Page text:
Caspar David Friedrich:
Picture "view of the Elbe Valley" (1807)

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Caspar David Friedrich:
Picture "view of the Elbe Valley" (1807)

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Limited, 800 pieces| Original dietz replica | Oil on canvas | On stretcher | Wooden frames | Size: 73 x 91 cm (W / H)

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Caspar David Friedrich: Picture "view of the Elbe Valley" (1807)

Caspar David Friedrich (1774-1840) was the romantics of his time. In his work we feel the breath of Infinity, in which the painter sets out the limits of space and human. In his expression he often varies from minute depiction of nature and moods that glide over the Symbolic or allegorical.

Original: 1807 Oil on canvas, 61.5 x 80 cm, National art collection, Dresden.

Original dietz replica. Oil on canvas in 80 colours. Limited edition of 800 pieces. Each canvas replica is taut as the template on stretcher frames so you can tighten the canvas at room temperature and humidity fluctuations. Solid wood frame. Size: 73 x 91 cm (W / H).

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Caspar David Friedrich (1774-1840) was the most important German romantic painter. Even his person embodied the typical romantic: He was more introverted, Environmentalist and religious, he saw nature as a mirror of human emotions. In his meticulously painted paintings Friedrich reached an incomparable metaphysical transparency.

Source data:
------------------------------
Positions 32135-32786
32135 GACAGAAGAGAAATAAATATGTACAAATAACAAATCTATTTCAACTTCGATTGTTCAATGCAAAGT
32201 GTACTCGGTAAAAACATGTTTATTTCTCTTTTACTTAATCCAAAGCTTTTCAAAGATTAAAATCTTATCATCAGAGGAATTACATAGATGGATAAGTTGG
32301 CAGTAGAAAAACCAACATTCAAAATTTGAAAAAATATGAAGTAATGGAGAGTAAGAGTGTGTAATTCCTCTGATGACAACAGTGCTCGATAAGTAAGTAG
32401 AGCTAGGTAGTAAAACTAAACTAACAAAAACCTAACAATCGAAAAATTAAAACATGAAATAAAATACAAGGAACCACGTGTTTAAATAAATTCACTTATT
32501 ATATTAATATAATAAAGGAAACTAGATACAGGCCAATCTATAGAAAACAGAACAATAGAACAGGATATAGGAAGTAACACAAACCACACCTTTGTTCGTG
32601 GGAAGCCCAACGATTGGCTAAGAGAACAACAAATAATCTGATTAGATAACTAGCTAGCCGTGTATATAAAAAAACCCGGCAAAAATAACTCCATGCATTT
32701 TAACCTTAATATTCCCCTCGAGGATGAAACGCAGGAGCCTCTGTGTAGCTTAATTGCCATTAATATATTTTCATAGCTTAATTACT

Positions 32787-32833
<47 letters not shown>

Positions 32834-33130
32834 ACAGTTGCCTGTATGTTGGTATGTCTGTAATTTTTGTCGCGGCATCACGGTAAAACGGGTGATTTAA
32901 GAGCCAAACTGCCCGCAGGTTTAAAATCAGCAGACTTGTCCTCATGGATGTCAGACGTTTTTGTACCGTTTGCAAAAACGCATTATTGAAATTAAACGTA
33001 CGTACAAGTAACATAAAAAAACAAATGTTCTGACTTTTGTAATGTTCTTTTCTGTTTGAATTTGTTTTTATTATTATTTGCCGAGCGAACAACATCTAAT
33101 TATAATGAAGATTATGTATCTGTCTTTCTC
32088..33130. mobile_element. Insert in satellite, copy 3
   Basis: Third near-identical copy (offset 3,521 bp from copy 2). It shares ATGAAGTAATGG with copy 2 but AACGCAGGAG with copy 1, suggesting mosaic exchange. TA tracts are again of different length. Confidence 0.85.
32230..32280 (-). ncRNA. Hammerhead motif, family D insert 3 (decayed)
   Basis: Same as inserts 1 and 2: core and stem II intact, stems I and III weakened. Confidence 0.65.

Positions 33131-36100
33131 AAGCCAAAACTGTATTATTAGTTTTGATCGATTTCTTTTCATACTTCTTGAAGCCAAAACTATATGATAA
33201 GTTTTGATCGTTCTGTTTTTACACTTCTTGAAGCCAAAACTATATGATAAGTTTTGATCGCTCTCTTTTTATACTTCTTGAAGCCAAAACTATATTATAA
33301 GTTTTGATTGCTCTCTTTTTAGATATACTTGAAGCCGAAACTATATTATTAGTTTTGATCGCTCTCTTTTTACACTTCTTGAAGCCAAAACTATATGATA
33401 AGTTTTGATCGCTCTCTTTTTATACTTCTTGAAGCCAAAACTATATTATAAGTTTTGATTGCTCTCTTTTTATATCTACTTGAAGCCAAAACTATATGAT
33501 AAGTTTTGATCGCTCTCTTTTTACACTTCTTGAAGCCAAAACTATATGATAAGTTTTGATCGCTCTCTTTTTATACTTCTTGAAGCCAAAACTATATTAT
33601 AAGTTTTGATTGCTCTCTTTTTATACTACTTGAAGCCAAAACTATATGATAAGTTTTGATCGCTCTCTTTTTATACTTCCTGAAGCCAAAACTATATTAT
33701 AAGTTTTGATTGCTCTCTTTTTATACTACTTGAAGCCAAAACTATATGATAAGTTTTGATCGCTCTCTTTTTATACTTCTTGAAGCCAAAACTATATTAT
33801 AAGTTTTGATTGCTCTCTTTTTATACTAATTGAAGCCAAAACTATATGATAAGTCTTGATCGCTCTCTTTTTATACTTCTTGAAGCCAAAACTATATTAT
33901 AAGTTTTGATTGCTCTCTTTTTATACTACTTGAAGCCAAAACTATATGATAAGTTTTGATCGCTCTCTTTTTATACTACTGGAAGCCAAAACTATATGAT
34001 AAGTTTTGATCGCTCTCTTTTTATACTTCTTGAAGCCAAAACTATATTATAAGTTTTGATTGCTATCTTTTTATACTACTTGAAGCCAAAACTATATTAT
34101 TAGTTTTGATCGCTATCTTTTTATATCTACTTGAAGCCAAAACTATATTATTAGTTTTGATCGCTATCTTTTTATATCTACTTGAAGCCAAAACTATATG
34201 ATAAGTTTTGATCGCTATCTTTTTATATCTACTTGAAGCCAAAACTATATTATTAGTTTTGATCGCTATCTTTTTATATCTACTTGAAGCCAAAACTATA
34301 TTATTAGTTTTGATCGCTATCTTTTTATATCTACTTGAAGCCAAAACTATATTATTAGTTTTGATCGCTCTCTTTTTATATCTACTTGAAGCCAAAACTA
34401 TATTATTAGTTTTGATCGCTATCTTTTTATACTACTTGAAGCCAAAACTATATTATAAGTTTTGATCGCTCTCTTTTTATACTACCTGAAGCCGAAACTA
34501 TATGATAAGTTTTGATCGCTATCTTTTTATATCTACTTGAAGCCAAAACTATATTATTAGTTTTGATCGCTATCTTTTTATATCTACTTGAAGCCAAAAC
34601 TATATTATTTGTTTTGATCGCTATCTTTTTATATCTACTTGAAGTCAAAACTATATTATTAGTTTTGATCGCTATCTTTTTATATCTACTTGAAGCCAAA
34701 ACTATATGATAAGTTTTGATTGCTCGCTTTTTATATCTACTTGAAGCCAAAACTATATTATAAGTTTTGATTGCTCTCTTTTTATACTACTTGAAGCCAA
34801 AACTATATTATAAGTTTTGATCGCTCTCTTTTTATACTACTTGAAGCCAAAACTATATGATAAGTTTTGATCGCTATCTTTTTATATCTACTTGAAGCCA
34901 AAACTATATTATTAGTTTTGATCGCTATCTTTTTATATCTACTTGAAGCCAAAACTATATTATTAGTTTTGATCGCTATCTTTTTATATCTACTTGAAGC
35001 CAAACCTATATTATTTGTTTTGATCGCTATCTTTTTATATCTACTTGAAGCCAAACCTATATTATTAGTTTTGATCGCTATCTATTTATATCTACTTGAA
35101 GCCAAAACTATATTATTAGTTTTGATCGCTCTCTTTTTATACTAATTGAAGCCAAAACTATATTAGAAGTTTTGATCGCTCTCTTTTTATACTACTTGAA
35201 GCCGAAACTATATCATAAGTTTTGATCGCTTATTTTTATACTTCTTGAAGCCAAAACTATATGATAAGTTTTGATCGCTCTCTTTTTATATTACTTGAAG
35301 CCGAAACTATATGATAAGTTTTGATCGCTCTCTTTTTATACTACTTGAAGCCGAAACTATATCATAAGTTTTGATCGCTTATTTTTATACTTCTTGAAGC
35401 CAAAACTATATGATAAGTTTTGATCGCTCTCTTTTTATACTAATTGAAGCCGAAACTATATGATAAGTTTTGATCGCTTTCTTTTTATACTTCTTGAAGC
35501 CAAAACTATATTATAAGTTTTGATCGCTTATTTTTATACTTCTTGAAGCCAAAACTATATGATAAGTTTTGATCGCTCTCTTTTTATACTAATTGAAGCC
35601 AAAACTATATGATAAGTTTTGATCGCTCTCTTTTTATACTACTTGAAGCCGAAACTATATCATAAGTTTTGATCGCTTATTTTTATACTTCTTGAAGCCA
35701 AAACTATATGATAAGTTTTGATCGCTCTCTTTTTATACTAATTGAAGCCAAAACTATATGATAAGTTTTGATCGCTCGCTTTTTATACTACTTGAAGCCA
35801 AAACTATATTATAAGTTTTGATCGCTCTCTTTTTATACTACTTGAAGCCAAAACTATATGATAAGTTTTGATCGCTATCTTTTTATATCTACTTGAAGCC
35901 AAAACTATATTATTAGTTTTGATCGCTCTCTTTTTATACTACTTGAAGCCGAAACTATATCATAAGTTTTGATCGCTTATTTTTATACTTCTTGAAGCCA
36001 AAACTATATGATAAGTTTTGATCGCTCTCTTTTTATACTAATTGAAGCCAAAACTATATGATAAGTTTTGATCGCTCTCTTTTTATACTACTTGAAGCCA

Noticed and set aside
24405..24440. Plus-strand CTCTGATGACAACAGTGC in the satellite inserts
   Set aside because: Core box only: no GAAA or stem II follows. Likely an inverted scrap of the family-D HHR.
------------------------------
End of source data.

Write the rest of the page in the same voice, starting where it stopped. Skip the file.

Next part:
The painter should not just paint what he sees before him, but also what he sees in himself. "With this recommendation to his painter colleagues, Caspar David Friedrich explained the driving force and the meaning of his paintings.

The Landscapes takes in his work a prominent position. Friedrich undertook with friends long hikes through the mountains and along the coast. He experienced man in his smallness compared with the immense power of nature. The solitary figures look longingly in vast landscapes with distant horizon. Consult often the viewer back on, so that this can empathize with them. Using symbolic metaphor, the moon as the universe and tree stumps as an indication of transience, he produced contemplative romantic feelings and religious sentiments. With its natural moods Friedrich wanted to gain insight into the human soul.

At the age of 24, after an academic training in Copenhagen, drew it the young artists to Dresden. In the Elbe a crossroads formed around him, and other painters and poets such as Tieck and Schlegel to the center of the early Romantic period. The characteristic of the Romance is the mutual impact of poetry and painting. Friedrich's landscapes are visually mirror the feelings and seek to express what the poetry with words. "Internally, the mysterious path leads. In us, or nowhere, eternity with its worlds, the past and future." So said the poet Novalis expressed representative of the early Romantics.

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